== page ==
Thursday, August 25, 2005

Rev. H.A. Preus' 1893 address to the ELS Convention


The ELS website has a fascinating collection of ELS convention addresses, including 18 speeches given by Reverend Herman Amberg Preus.

In the 1893 address in Chicago, Illinois, Rev. H.A. Preus has a message to us in the future. I am not making any specific statements by highlighting his comments; I just find it fascinating that, indeed, there is nothing new under the sun. Our battles of today in keeping false teachings, often disguised by Satan as well-meaning attempts at unity for the sake of Christ, out of our churches are nothing new. Our forefathers also fought this battle. Our children and great-great grandchildren will also fight the same battles, so we need to teach them well and in love.

If by the grace of God the Norwegian Synod also in the future will remain faithful to its lofty task: to be a faithful witness for delivering souls, then it will never be able to enter into any union of churches with a church body which will not purify itself of such gross errors, even if a person wants to attempt to build the union over a many-sided, deep ditch which was supposed to cover over differences of belief.

...
At this moment an extremely dangerous current is flowing through the various church bodies nearly everywhere in the world. It is a current which even if not always intended by its leaders and their followers, yet, however, by the instigator, Satan, the tempter, aims at nothing less than emancipating from the absolute, divine authority by the rejection of the doctrine of God’s Word concerning the inspiration of Scripture, that is, that all Scripture is inspired by God and is therefore the Word of God. As you know, at the present time not one theological seminary is to be found in “Lutheran” Germany which holds on the old Lutheran doctrine of inspiration. Similarly, unfortunately, it is discussed among leading theologians in the church of our dear fatherland as a theory abandoned long ago by everyone capable of forming an opinion. It is true, a clear testimony on the other side is heard in Germany from one or another old-Luth-eran pastor, just as in Norway there surely are also found many among the older clergy who do not want to be along in this apostasy from the Lutheran Church but who hold fast to its doctrine in this chief point.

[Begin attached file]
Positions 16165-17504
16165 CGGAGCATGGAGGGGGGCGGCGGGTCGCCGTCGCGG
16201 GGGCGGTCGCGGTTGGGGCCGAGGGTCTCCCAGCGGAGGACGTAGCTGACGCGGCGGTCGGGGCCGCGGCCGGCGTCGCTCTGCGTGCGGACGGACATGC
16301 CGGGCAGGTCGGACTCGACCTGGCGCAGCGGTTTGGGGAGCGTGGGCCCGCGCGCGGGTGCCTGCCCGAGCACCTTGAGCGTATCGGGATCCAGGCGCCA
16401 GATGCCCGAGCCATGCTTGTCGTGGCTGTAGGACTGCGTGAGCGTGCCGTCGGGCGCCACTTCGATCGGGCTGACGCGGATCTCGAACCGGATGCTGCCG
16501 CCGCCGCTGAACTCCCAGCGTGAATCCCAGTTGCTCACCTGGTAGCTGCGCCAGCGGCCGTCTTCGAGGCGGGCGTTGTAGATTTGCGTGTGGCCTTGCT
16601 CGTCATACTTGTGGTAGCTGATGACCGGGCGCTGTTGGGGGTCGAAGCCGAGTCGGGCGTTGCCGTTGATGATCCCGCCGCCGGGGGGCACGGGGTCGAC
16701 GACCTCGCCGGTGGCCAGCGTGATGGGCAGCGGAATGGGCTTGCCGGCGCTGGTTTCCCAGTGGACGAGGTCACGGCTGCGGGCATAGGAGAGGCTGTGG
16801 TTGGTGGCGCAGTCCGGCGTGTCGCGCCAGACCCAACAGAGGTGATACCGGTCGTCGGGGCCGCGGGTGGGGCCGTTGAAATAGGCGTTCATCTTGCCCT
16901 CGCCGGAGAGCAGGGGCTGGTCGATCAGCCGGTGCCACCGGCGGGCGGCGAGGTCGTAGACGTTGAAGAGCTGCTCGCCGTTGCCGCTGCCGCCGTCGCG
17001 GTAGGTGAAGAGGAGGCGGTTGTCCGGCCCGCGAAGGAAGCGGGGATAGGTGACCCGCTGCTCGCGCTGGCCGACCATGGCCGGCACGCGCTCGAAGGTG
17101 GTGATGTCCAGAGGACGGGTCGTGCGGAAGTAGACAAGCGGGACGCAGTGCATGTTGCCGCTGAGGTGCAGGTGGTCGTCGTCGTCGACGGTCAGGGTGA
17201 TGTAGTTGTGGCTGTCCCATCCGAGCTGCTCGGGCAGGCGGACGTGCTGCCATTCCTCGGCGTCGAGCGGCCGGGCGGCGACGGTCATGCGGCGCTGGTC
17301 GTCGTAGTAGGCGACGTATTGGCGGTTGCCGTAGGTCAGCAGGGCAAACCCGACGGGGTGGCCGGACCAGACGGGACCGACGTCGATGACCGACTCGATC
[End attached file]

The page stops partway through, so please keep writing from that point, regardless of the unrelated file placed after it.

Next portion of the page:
This sentence, giving a picture of days long gone, also caught my eye:

And here, we will always remember with thanks to God the faithful help and support which the Lord gave us in the older, much experienced, Missouri Synod.
The entire speech is a great history lesson, as are many of the speeches. If you, like me, are less than knowledgeable about the history of the Norwegian Lutheran Synod, you can match the speeches up with this timeline.

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